1. Preparation Phase:
    • Purpose: Define desired outcomes and assemble a team with the appropriate expertise for Value Engineering.
    • Activities: This phase encompasses initial steps such as formulating cost models and collating pertinent data.
  2. Information Phase:
    • Purpose: Facilitate the exchange of project knowledge.
    • Activities: The goal is to align everyone’s understanding. Moreover, the core tenets of the Value Engineering study are set during this period.
  3. Function Analysis Phase:
    • Purpose: Ascertain the rationale behind the functionalities of the system.
    • Activities: Functions are pinpointed and categorized during this phase, costs associated with these functions are determined, and the value of any existing baseline design is assessed.
  4. Creative Phase:
    • Purpose: Elicit a range of alternative solutions.
    • Activities: Ideas are generated based on functions that are perhaps costly, neglected, or underperforming. The ambition is to brainstorm a myriad of alternative concepts. This phase is a judgment-free zone, and any limitations are temporarily set aside.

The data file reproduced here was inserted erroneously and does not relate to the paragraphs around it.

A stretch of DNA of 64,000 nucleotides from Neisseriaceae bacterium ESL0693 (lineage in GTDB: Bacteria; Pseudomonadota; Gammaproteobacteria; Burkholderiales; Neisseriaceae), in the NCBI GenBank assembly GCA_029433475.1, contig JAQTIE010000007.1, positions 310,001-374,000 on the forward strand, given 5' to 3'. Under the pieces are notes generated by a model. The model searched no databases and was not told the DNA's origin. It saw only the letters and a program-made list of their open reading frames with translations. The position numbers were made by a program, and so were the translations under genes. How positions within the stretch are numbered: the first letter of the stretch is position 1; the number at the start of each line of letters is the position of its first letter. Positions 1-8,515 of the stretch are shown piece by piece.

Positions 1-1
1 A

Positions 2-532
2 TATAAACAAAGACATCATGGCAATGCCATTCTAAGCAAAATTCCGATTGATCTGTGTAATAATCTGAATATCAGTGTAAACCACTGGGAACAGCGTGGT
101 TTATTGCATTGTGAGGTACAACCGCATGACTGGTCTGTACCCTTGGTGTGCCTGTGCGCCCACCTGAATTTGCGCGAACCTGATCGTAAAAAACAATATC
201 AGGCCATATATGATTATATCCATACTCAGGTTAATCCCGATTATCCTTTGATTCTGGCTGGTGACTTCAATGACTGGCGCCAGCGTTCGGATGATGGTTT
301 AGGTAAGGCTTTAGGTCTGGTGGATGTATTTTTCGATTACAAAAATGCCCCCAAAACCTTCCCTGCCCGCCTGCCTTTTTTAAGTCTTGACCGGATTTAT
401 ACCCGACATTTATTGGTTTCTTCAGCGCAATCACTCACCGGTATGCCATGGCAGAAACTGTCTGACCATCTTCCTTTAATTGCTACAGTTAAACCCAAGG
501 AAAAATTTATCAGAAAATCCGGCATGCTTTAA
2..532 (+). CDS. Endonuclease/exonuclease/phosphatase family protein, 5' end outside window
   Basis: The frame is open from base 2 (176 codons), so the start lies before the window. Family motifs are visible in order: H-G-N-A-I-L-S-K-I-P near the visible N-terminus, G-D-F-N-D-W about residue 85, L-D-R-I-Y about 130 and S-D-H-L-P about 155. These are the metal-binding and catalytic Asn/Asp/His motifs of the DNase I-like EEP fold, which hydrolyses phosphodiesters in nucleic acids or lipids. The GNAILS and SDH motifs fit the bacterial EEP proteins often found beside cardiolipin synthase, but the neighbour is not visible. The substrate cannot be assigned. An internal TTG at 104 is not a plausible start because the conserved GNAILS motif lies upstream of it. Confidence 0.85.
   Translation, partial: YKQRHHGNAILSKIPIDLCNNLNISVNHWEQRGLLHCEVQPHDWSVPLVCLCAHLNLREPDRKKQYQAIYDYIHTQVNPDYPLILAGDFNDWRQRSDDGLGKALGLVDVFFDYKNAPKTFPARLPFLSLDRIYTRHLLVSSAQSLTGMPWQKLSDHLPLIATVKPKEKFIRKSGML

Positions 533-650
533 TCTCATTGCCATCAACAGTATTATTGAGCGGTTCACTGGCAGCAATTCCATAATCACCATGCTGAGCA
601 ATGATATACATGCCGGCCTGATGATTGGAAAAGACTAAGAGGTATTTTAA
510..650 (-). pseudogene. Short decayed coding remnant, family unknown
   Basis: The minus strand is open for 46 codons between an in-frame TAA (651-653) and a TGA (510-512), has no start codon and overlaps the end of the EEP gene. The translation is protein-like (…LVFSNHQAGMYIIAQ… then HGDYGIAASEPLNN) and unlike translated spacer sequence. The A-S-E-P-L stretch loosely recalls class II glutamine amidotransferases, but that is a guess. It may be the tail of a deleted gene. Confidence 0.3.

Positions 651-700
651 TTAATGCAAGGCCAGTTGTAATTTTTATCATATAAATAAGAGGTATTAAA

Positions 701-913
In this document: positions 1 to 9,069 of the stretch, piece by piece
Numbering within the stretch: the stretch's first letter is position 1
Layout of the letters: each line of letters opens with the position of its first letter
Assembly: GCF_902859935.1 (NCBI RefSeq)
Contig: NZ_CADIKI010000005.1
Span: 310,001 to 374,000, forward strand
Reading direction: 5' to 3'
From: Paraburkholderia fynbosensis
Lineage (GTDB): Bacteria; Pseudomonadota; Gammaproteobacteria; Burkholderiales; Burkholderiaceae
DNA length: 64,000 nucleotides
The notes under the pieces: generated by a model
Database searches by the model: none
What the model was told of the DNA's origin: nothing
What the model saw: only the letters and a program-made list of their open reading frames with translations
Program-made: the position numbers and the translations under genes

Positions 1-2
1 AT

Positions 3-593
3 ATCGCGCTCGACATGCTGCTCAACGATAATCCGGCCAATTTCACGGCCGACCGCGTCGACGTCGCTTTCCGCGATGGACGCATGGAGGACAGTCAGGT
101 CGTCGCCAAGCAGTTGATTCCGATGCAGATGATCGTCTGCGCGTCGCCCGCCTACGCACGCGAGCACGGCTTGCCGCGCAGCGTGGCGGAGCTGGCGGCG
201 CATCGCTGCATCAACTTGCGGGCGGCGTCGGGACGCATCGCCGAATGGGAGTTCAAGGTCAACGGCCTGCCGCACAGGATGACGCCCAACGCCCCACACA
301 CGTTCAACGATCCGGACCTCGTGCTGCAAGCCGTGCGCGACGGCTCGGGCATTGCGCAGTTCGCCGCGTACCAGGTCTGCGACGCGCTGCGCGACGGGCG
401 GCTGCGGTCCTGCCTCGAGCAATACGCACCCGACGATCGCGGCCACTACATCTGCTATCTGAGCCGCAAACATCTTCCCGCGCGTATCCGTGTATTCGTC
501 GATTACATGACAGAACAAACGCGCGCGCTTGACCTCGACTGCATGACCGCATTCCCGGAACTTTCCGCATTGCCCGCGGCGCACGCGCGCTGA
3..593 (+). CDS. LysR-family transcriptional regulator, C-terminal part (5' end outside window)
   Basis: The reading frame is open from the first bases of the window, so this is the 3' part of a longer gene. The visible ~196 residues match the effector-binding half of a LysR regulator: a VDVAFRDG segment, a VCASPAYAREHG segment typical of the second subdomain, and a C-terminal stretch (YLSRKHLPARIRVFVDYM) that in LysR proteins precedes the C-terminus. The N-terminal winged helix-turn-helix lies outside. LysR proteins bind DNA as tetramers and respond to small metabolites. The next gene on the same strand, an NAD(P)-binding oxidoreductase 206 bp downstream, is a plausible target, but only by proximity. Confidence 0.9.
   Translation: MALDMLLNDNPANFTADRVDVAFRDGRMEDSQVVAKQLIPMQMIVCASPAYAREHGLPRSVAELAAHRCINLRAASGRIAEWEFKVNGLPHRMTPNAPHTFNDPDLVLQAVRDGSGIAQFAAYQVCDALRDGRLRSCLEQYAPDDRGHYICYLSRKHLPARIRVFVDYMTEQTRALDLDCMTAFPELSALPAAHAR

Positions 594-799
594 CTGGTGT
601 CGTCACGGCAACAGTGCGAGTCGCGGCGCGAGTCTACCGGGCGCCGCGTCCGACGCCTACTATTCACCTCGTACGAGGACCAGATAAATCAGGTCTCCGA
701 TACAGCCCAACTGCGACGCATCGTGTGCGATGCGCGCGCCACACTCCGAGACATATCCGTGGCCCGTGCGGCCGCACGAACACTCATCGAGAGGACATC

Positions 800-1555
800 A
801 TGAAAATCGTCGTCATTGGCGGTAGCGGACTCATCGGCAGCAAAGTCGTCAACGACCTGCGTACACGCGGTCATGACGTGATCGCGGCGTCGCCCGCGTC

5. Evaluation Phase:
    • Purpose: Distinguish ideas worth pursuing from those best set aside for the time being.
    • Activities: The array of conceived ideas is distilled down to the most viable options during this stage.
  6. Development Phase:
    • Purpose: Scrutinize the feasibility of concepts from the Creative phase, evaluate their merit, and contemplate their amalgamation into new potential alternatives.
    • Activities: Here, the shortlisted ideas are delved into further to discern their value and feasibility.
  7. Presentation Phase:
    • Purpose: Enlighten stakeholders and management on the findings of the Value Engineering study thus far and garner their insights.
    • Activities: The outcomes of the Development Phase are showcased to the decision-makers, culminating in a consensus on the value of the proposed ideas.
  8. Reporting & Implementation Phase:
    • Purpose: Chronicle the procedure, participants, and results of the optimization study to facilitate the implementation, verification, and adaptation of the findings in subsequent projects.
    • Activities: Post-conclusion of the Value Engineering study, a comprehensive report documenting and detailing its insights is crafted. There’s also an emphasis on guiding the client through the process of actualizing the proposed ideas.

Value, Stakeholders and Different Viewpoints: important concepts in Value Engineering

When an idea is made real, we see its true Value. This means how well it works and how much it costs. To get the best value, we might need to change how it works, how well it works, or how much we spend on it. Value Engineering is about mixing these elements together.